• Teen or college-student labor from the neighborhood or recommended by friends
- BAG IT is a humorous yet penetrating documentary that investigates the effects of plastics on our waterways, oceans, and even our bodies.
Assemblymember Holly J. Mitchell and the 47th Environment Cabinet invite you to a FREE local movie screening of the documentary BAG IT! , followed by a discussion.
FREE Movie Screening
Friday, April 13th, 2012
Doors open @ 7 pm, Movie starts @ 7:30 pm
Discussion @ 8:30 pm
West LA College
ATA 128 (Theatre Room)
9000 Overland Ave, Culver City
(convenient parking in Lot #5)
For more info or to RSVP, phone 310-342-1070
or email: Sidney.Kamlager@asm.ca.gov
Co-sponsored by L.A. Green Machine
Join the Work Party — Saturday, June 25th 9am-2pm & Sunday, June 26th, 9am-3pm
on Madison Ave. in Culver City (please RSVP email@example.com for address)
Grass-UP-Roots campaign launch in April
Come help convert a local lawn into a sustainable garden, with food, music & lots of community spirit. The Transition Culver City Grass-UP-Roots Campaign is a pay-it-forward work party (with emphasis on the party!) where two Culver City homes are being awarded the “treatment” of experienced on-site lawn conversion guidance and support plus access to materials in order to transform their front lawns into drought tolerant food gardens.
On Saturday, June 25th, we will gather materials for our first lawn conversion and prep the site for the next workday. On Sunday, we will sheet-mulch and plant.
Volunteers are a key element of the project. Participants will learn first hand how to transform a lawn to a water-conserving space for natives, vegetables and other plants suitable for a Mediterranean climate. Bring gloves, sunscreen & your garden tools or use tools provided. Part of the fun is a group meal provided by the host for all the volunteers.
The Grass-up-Roots campaign offers an opportunity to build community in your neighborhood, make new friends and have fun while tackling a large project. Picture old-fashioned barn-raising—conquering inertia for change through camaraderie and skillful goodwill. Fill out the volunteer form here.
RSVP for address and more info: firstname.lastname@example.org -or- (310)845-5831
—– Also don’t miss the Eco-movie night on Saturday 6:30 pm – see this post for details! —–
This family-friendly evening will include a screening of the documentary The Economics of Happiness while children are invited to make art out of recycled materials and/or watch the animated short film, Simon Says, ‘Let’s Stop Climate Change!‘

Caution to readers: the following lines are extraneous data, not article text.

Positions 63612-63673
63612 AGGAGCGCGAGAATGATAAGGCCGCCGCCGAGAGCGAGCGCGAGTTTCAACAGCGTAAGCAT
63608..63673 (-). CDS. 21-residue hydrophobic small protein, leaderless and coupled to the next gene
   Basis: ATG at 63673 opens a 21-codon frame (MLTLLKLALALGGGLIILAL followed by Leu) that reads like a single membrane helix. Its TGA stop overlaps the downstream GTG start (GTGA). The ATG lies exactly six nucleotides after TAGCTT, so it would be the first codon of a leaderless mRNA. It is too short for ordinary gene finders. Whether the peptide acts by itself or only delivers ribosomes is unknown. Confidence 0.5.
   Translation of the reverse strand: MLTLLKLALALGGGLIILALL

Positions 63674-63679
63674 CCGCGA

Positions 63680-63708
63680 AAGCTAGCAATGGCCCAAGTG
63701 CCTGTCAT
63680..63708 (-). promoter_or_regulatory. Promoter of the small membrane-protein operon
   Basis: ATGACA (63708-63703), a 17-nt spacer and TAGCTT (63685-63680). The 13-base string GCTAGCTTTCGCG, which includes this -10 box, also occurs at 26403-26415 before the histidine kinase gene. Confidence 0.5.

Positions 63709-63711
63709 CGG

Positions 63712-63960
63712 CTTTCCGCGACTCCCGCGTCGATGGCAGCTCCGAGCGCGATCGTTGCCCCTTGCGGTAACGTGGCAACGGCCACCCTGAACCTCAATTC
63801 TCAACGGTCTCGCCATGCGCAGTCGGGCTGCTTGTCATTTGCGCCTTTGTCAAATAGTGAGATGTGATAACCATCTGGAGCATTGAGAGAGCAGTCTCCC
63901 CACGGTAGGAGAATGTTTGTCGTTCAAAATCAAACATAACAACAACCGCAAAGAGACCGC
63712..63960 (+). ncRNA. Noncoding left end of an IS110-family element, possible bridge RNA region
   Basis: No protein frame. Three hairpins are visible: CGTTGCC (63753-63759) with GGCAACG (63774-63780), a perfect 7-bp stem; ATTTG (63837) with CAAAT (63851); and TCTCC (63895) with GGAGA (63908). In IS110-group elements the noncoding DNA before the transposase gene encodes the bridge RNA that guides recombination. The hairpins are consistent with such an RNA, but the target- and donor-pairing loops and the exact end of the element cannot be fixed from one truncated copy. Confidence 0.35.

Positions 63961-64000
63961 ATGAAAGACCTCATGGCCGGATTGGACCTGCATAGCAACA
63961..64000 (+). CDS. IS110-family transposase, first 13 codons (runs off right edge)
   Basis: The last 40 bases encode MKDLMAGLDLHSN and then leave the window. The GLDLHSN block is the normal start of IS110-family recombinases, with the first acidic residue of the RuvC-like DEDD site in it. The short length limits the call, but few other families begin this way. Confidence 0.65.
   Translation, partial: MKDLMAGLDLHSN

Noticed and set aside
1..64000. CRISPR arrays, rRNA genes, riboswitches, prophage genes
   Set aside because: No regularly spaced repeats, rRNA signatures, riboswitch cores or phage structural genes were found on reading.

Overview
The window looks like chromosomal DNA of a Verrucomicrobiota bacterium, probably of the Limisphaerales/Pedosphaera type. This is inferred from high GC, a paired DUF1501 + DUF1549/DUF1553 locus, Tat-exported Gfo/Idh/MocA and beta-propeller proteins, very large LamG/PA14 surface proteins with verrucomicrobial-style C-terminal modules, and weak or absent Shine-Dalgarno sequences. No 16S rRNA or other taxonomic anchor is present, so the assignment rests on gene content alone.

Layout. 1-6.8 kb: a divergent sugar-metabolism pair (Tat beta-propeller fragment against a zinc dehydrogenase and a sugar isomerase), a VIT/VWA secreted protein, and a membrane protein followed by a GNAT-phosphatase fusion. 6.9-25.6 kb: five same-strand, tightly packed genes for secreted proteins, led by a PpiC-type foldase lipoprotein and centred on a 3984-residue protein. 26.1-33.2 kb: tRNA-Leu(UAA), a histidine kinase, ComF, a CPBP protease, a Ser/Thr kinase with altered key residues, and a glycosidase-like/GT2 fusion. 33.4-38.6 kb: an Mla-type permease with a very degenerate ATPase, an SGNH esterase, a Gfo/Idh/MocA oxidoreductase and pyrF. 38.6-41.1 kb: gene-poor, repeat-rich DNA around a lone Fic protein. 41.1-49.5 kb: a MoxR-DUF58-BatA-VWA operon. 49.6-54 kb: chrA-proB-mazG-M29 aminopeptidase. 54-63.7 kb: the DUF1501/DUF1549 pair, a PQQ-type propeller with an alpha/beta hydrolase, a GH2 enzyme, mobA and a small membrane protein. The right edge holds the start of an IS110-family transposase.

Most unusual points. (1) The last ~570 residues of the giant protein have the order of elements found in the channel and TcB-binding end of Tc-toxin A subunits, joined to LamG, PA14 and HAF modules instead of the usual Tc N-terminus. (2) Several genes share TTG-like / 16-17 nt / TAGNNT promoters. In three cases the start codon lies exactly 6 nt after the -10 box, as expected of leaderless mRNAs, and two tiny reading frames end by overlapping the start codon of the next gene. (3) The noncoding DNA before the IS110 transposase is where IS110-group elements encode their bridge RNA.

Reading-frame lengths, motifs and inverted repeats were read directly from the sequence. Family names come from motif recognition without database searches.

Refreshments will be served, $5 suggested donation (to pay for the screening rights)
Co-sponsored by Transition Mar Vista and Transition Culver City
The Economics of Happiness features a chorus of voices from six continents, including Vandana Shiva, Bill McKibben, David Korten, Samdhong Rinpoche, Helena Norberg-Hodge, Michael Shuman, Zac Goldsmith and Keibo Oiwa. They tell us that climate change and peak oil give us little choice: we need to localize, to bring the economy home. The good news is that as we move in this direction we will begin not only to heal the earth but also to restore our own sense of well-being. The Economics of Happiness challenges us to restore our faith in humanity, challenges us to believe that it is possible to build a better world.
By by Helena Norberg-Hodge, Steven Gorelick & John Page
Simon Says, ‘Let’s Stop Climate Change!‘ is a 28 minute animated film recommended for children ages 4 and up. With humor and song, the film teaches kids about global warming, the food chain, carbon footprints, composting, carbon offsetting and eco habits like the “three r’s” (reducing, reusing and recycling).
By Denis Thomopoulos
About the space:
ReDiscover promotes creativity in early childhood and elementary education while encouraging environmental responsibility. ReDiscover recycles everyday discards donated by business and gives them new purpose as hands-on learning materials. ReDiscover is a community art center, reuse warehouse, gallery and event space.
The 2011 Mar Vista Green Garden Showcase will be held on Saturday April 30th from 11:00 AM to 4 PM.
TCC core member Ginny LeRossignol Blades, whose house is on one of the gerrymandered corners of Culver City in the 90066 area code west of Sawtelle is participating. Her initial inspiration came from the FREE drought tolerant gardening classes offered at Vets Auditorium in 2007-2008 sponsored by West Basin under the encouragement of Ed Little — back when CC residents were first being notifed of impending lawn watering restrictions.